Diesel Gallery, Aoyama, Tokyo
Closes August 15
“Glazed Paradise” (www.diesel.co.jp/denimgallery) is dubbed as “frozen hyperrealism,” and the exhibition evokes a peculiar chill while keeping you pleasantly amused. The pervasive theme in this not-so-perfect promised land is that of teenagers feeling lost in societies that encourage overindulgence. In front of a computer, a teenage doll with headphones sits with its face buried in the keyboard, perhaps suggesting the limitations of our obsession with the computer screen. Next to a spilled Sapporo beer can, a doll looking like a teenage girl lies on the shoulder of another doll whose upper body has been replaced with a garbage bag stuffed with newspaper articles, compellingly expressing the saturation of consumerism and information overload in society.
Miho Kinomura’s video shows Mark Jenkins putting the dolls together, winding saran-wrap and transparent packing tape around one. While the dolls do not raise too many eyebrows in a gallery setting, as the video shows, Jenkins also installs them in the real world — in a cafeteria, on the street, drowned in a river, stuck in a wall at the neck, disguised as a homeless man in a hood, but without a head. How do we react to marginalized people? How do we react to marginalized dolls? The reaction of those who pass by is a mixture of fear and shock — replaced by laughter and relief at the realization that they are just dolls. Jenkins and Kinomura install other things in urban settings, such as a red carpet that leads to the sewers, brilliantly mocking the culture of superficial glamour.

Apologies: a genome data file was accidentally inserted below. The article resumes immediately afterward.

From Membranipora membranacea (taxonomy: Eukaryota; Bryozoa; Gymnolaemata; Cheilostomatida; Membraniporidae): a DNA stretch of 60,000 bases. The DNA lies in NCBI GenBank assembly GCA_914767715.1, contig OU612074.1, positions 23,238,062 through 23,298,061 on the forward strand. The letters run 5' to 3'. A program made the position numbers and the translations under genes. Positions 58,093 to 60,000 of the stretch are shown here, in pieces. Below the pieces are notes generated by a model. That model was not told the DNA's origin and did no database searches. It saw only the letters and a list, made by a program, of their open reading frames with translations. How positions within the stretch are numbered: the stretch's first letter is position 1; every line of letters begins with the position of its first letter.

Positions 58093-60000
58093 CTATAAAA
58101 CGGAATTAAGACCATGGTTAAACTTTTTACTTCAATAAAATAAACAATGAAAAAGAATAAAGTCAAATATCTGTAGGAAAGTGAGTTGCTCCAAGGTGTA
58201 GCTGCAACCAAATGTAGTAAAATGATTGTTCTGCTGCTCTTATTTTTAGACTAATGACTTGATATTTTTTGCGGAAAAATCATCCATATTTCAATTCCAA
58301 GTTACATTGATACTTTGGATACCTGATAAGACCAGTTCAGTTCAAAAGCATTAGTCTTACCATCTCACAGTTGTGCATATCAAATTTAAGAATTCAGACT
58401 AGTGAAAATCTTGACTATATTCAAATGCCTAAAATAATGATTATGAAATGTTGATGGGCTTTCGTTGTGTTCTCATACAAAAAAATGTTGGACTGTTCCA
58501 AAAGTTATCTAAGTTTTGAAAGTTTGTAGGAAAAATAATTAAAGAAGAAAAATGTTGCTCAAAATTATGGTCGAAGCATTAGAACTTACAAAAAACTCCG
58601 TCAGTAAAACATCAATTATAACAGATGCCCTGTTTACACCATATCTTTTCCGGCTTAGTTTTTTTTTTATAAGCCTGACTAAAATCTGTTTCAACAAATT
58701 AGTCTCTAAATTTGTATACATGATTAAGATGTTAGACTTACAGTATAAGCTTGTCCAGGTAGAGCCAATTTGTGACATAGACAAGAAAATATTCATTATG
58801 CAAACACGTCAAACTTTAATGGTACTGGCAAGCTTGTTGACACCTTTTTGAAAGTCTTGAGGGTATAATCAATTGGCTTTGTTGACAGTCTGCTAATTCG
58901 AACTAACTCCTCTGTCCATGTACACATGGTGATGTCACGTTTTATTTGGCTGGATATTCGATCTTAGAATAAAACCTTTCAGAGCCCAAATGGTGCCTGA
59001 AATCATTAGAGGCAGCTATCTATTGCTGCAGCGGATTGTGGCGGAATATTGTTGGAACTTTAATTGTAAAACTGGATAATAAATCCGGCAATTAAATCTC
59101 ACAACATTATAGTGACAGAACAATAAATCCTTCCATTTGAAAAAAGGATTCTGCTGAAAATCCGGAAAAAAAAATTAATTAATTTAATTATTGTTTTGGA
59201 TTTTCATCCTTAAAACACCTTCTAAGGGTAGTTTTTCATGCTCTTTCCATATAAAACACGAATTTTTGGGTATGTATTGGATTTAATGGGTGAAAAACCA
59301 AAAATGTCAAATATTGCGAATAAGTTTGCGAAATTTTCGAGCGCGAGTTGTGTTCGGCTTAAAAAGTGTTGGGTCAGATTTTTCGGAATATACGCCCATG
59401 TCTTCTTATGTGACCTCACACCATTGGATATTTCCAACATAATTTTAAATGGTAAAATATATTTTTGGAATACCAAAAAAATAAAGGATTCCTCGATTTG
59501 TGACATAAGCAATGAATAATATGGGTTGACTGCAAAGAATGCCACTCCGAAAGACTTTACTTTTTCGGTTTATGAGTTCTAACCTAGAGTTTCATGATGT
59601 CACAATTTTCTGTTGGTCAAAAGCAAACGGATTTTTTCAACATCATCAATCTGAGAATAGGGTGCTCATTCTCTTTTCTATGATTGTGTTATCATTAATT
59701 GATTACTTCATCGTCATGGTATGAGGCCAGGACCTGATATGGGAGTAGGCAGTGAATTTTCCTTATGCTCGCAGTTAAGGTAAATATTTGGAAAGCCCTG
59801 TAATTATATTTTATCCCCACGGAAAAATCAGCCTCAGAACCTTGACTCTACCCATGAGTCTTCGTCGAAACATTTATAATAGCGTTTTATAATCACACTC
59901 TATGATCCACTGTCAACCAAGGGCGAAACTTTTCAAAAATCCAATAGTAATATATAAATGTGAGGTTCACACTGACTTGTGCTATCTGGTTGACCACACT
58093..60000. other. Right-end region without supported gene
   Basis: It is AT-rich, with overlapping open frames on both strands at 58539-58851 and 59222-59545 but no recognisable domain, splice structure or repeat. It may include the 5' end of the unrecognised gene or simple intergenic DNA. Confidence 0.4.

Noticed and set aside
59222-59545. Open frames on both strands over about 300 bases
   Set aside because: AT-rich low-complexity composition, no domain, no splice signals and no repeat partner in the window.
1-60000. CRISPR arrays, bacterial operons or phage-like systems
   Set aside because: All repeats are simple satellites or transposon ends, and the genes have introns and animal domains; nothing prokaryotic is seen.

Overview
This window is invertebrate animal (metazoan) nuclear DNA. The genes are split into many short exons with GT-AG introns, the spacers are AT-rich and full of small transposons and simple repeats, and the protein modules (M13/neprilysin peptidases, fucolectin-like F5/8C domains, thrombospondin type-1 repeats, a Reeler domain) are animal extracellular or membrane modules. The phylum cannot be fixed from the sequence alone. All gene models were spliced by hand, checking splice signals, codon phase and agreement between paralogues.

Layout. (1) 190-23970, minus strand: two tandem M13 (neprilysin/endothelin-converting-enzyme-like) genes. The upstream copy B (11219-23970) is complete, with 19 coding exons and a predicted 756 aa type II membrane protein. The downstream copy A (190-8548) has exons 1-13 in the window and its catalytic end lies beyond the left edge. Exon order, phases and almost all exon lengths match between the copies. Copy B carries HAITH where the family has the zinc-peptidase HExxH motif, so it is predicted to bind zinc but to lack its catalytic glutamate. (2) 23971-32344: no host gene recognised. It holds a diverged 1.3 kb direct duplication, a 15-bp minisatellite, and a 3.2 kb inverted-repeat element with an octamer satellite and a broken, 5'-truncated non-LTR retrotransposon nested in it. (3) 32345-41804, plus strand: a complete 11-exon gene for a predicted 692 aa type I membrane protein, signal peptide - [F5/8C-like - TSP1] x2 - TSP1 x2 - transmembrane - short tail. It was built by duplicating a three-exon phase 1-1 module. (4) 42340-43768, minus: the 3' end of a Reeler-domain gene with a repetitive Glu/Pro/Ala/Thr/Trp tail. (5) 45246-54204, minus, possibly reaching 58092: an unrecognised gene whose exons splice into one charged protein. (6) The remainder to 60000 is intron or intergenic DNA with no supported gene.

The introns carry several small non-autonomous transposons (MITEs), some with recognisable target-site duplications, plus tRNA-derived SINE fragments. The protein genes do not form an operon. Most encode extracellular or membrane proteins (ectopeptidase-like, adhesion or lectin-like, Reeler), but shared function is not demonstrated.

We also see transparent baby dolls strewn across the urban landscape in Kinomura’s video — in trash cans, in flowerpots, hanging from the muzzle of a rifle on a bronze statue. Even though each baby doll is inanimate, the settings we find them in trigger our emotions and cause us to relate to them.
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